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In Search of Enhanced Defence Cooperation in Europe

On April 9, Sweden, Norway, Finland, Denmark and Iceland agreed on closer defense ties and increased solidarity with the Baltic states, in a move designed to enhance regional security through deterrence. In a joint declaration, the defense ministers of four Nordic states and the foreign minister of Iceland insisted that, given Russia’s growing assertiveness, Northern Europe must prepare for possible crises or incidents. As they put it, “Russia’s conduct represents the gravest challenge to European security.” The joint declaration depicts closer Nordic cooperation and solidarity with the Baltic states as a recipe for increased regional security by lifting the threshold for military events and lowering the risk of military incidents.

The scope for military cooperation among these countries, including shared tasks and procurement, was discussed when defense ministers from the Nordic and Baltic states met in Oslo for two days of talks in November 2014. Under the broadened collaboration agreement, projects being run within the framework of the Nordic Defense Cooperation (NORDEFCO)—the primary pan-Nordic defense cooperation vehicle—would be opened to the three Baltic-NATO states. Norway, Denmark and Iceland (which does not have a standing army) are NATO members; Finland and Sweden are non-aligned, but in recent years have increased their cooperation with the alliance.

Above and beyond any immediate tangible impact, however, the new agreement is significant as a reflection of a broader move to strengthen—and in some instances rethink—security arrangements in an increasingly tense Europe.

The move towards enhanced defence cooperation comes against the background of heightened tensions in Europe since Russia annexed Crimea from Ukraine a year ago. The Nordic countries have reported a rise in Russian military activity over the past year, including several airspace violations and incidents of war planes allegedly flying without their identifying transponders. Furthermore, with large Russian minorities living in the Baltics, and in a situation in which Moscow has unilaterally declared that it has a right to defend Russian-speaking compatriots, concerns have grown in the region about the risk of further Russian interventions.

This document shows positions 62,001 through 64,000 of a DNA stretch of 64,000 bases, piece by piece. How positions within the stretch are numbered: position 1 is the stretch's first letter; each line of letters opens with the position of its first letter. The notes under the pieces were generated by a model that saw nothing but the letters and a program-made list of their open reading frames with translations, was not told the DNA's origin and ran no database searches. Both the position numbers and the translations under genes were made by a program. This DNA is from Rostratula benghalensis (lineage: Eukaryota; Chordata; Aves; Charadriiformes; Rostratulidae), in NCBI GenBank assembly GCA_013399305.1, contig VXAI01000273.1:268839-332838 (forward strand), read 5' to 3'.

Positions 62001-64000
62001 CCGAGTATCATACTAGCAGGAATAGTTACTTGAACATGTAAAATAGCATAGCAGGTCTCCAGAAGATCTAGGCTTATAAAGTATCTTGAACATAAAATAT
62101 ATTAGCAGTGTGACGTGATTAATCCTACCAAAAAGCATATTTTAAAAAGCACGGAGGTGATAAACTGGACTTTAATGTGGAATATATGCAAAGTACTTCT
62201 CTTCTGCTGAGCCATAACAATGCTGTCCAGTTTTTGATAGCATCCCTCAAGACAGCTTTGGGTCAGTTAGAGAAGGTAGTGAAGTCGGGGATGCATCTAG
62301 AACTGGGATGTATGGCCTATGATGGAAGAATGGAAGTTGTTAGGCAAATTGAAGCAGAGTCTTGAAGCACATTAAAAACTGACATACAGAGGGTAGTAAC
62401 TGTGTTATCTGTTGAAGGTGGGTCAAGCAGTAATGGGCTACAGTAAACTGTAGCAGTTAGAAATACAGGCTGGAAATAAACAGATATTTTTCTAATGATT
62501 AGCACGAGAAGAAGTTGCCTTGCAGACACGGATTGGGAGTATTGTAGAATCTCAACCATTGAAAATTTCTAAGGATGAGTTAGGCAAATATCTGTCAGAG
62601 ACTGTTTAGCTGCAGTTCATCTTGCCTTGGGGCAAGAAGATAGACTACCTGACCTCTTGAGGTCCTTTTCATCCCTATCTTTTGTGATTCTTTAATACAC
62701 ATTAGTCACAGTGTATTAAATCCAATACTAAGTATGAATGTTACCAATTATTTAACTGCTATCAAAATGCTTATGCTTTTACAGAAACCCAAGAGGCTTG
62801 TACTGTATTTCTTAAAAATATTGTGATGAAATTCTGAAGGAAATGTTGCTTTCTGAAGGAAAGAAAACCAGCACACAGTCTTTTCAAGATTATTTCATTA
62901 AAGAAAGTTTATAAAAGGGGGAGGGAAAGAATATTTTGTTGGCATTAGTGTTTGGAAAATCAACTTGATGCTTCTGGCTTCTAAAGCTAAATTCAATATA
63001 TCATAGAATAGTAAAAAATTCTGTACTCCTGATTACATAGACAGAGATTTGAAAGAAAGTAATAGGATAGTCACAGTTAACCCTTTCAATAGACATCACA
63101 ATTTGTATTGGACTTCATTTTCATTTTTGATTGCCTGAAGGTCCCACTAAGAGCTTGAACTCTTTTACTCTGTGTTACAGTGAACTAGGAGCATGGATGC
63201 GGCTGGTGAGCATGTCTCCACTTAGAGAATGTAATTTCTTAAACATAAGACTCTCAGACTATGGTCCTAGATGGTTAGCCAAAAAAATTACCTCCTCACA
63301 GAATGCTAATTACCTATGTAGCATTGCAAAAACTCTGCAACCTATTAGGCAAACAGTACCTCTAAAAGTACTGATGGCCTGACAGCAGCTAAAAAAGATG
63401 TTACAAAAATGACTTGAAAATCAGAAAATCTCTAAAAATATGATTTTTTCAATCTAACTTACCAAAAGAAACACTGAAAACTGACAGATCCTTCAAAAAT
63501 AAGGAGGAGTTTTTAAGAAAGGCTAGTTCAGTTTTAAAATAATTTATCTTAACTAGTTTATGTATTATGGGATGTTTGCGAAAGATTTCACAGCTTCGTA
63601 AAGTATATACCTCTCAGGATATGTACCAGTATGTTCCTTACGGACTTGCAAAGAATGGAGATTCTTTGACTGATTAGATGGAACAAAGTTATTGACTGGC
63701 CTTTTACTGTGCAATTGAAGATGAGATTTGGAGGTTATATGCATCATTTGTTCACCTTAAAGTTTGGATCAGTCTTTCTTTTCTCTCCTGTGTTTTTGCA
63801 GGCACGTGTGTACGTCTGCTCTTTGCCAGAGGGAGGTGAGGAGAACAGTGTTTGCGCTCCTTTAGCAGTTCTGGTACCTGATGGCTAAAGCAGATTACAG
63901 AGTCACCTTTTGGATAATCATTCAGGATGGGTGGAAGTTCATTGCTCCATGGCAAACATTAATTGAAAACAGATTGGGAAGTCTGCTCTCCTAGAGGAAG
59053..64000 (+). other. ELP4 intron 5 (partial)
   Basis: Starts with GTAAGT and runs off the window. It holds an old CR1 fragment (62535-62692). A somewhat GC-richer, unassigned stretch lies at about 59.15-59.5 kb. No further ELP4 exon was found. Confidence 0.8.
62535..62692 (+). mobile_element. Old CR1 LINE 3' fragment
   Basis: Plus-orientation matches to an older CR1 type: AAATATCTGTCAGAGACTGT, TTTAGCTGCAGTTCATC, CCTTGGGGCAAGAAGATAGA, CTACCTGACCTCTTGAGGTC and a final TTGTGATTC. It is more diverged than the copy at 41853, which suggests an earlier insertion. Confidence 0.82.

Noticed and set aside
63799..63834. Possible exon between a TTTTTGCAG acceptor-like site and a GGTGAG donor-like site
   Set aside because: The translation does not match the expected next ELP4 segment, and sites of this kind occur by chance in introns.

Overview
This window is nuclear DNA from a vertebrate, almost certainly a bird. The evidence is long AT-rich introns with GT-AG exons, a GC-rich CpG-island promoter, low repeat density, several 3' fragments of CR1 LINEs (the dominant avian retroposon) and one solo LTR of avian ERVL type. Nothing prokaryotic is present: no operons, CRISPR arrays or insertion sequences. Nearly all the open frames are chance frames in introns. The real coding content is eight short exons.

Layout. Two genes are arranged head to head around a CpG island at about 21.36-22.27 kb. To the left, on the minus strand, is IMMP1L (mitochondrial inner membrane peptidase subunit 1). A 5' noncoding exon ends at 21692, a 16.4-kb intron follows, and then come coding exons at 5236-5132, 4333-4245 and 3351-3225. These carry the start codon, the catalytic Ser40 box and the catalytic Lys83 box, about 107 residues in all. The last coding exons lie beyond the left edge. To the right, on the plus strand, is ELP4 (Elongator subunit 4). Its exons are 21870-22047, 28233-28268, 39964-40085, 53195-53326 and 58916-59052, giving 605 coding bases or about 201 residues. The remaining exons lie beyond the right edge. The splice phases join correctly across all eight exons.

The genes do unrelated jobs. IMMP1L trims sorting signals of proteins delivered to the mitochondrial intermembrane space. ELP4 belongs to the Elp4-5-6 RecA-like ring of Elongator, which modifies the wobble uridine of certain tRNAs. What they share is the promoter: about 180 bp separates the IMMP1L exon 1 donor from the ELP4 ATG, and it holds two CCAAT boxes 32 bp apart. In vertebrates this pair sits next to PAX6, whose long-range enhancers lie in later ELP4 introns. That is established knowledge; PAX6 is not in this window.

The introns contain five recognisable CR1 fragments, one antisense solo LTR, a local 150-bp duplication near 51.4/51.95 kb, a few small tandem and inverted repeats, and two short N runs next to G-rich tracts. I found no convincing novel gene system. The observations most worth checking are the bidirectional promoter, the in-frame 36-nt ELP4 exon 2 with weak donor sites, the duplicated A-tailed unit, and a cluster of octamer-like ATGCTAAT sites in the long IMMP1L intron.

Officials from the signatory states—especially those hailing from the Baltics—have greeted the new agreement with enthusiasm, portraying it as a significant  leap ahead in the enhancement of regional cooperation. The notion involved here is that the ability of the Baltic states to join concrete NORDEFCO projects will allow them to cut costs and generate new capacity-building capabilities more efficiently.  For its part, Russia has sharply criticized the new agreement, accusing the governments of Iceland, Norway, Denmark, Finland and Sweden of “confrontational approaches” to regional defense and security issues.

Beyond all these statements, however, it is unclear how far the new agreement will modify the Nordic security landscape. After all, even before the April 9 declaration, Nordic countries were involved in efforts to increase their defense capacity through cooperation (for instance, via joint exercises and joint participation in international operations, as well as in areas such as joint procurement). At the same time, there continue to be some significant differences in the ways in which these countries approach security. Despite closer cooperation with NATO in recent years, Finland and Sweden have been reluctant to abandon their traditional neutrality. As NATO members, Norway and Denmark prioritize the security guarantee provided by the alliance.